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Not For Sale

By: 
Nijmie Dzurinko
Date Published: 
September 01, 2006

The Anti-Displacement Solidarity Committee of INCITE Philadelphia is creating a new model for solidarity organizing that combines direct support, political education, and media making in the service of poor people’s neighborhood-based organizing. Our work aims to prevent forced displacement due to gentrification, eminent domain, tax foreclosures, and other methods of corporate takings.

Our committee was founded in October 2005 after several women who had attended the Color of Violence III conference (put on by INCITE! Women of Color Against Violence in March 2005) started a listserv to begin connecting women of color in Philly under the banner of INCITE.

Some of these women were relatively new to both activism as well as the city of Philadelphia, and our list was soon ablaze with conversations about which issues to focus on, how to organize, and questions of accountability and privilege.

At a critical juncture when time pressures and a lack of focus were causing the initiators of INCITE Philadelphia to question whether the project was worth pursuing, proposals began to surface. Recognizing the potential power of a group of women eager to become active in Philadelphia organizing but lacking the framework and grounding to do so, INCITE Philadelphia began operating as a loosely affiliated network of committees with various focuses.

It was at this point that the Anti-Displacement Solidarity Committee (ADSC) was born. Our goals were: first, engage in self-education around the politics of housing by using a framework that is grounded in the movement to end poverty. Second, create infrastructure to support the neighborhood-based organizing of poor people to preserve their housing in the face neighborhood redevelopment and gentrification policies. Third, work in tandem with the newly formed Media Mobilizing Project of the Philadelphia Independent Media Center to fuse media making with organizing.

Community partner

Our primary partner in this work has been the Community Leadership Institute (CLI), which began in the West Kensington section of North Philadelphia in the mid 1990s, initially receiving “Empowerment Zone” funding through the city. Started by predominantly poor Latina women, CLI initially served as a leadership school for community residents, teaching block organizing skills, doing youth and voter outreach, and building civic capacity. The late Rosemary Cubas, a West Kensington resident, life-long activist, factory organizer, and founder of the Third World Coalition of the American Friends Service Committee, was one of the founders of CLI.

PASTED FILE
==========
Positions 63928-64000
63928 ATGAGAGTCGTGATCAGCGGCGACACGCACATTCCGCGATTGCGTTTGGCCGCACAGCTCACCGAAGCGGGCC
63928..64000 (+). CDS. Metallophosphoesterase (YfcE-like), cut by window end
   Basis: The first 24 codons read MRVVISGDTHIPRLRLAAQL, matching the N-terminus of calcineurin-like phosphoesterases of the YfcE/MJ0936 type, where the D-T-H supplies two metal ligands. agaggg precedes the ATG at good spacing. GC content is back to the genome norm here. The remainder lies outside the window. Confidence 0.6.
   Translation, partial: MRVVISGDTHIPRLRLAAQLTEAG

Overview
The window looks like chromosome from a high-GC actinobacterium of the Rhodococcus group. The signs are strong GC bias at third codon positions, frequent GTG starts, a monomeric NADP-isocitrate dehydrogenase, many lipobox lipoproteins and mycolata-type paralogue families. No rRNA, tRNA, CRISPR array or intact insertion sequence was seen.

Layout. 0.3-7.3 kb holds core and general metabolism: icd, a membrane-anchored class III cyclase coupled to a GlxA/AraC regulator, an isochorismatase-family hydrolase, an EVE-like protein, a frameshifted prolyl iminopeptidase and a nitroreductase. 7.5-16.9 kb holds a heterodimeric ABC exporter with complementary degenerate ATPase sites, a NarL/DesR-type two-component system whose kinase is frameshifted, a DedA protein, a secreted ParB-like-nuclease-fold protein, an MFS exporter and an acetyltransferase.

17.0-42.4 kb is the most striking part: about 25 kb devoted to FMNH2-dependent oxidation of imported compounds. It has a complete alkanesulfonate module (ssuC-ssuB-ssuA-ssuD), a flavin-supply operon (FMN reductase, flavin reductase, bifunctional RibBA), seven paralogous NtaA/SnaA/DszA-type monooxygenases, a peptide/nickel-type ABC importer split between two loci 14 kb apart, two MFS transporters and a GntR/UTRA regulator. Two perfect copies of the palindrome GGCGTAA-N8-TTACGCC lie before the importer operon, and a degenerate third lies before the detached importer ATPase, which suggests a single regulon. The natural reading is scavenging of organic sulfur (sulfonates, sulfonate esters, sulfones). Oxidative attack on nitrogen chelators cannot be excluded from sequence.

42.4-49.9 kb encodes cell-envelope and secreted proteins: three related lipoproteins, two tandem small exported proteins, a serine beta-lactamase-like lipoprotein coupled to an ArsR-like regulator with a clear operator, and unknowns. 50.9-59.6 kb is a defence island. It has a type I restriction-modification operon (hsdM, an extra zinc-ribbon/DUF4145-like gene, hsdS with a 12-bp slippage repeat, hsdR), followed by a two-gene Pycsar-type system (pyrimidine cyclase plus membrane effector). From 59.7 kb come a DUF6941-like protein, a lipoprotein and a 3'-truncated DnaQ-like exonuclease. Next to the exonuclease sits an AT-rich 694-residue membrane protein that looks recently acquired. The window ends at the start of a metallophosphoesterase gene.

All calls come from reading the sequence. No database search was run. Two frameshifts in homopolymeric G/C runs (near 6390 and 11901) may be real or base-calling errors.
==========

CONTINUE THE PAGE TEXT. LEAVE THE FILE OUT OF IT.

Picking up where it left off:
In April 2001, Philadelphia Mayor John Street unveiled the Neighborhood Transformation Initiative (NTI). Although NTI began with cosmetic changes designed to garner resident support (such as trash removal from vacant lots), the true endgame of NTI is a massive facelift for the entire city. The plan is predicated upon a class remake of many poor neighborhoods in order to stimulate private sector investment, increase the city’s tax base, and push Philadelphia toward a more competitive rank in the global economy.

A cornerstone of the plan is to attract new development into Philadelphia neighborhoods through demolition and clearance in order to assemble parcels of land for development. This process is facilitated by a ten-year tax abatement on new construction and other developer grants and incentives. In NTI’s first phase, five thousand properties were targeted for demolition. About 250 of these are owner-occupied.

Shortly after the plans were announced, several Philadelphia neighborhoods, including CLI’s neighborhood of West Kensington, began to feel the sting of NTI. Philadelphia’s Redevelopment Authority (the property acquisition arm of NTI) announced plans to acquire and demolish the properties of seven families on Bodine Street. CLI organizers rapidly turned their attention to helping residents fight the seizure of their properties. Their funding through the Empowerment Zone was immediately terminated.

Since early 2002, the Community Leadership Institute has been unique among the few poor-led groups in our city that have successfully organized to fight the forced displacement of poor people from Philadelphia neighborhoods. As a former member of the Philadelphia Affordable Housing Coalition, CLI was a key participant in a campaign to ensure a $15 million housing trust fund to support low-income housing in the city. CLI has also organized block leadership to become experts in housing policy and eminent domain abuse. They have taken on cases in the streets and in the courts on an individual, block, and neighborhood basis to strengthen organizing and help residents feel confident enough to fight. One of CLI’s members, eighty-year-old Veronica Howard, who became involved after her own house was threatened, recently won the right to remain in her property after her case made it all the way to the Pennsylvania Supreme Court.

As the focus of their work changed, CLI became a beacon for residents throughout the city who began to receive notices that their properties were wanted. Its own membership greatly expanded to reflect the incredible diversity of their neighborhood base, working not only with Latinos with roots in Puerto Rico and the Dominican Republic, but with African Americans, Bosnians, and other Eastern Europeans joining in as well.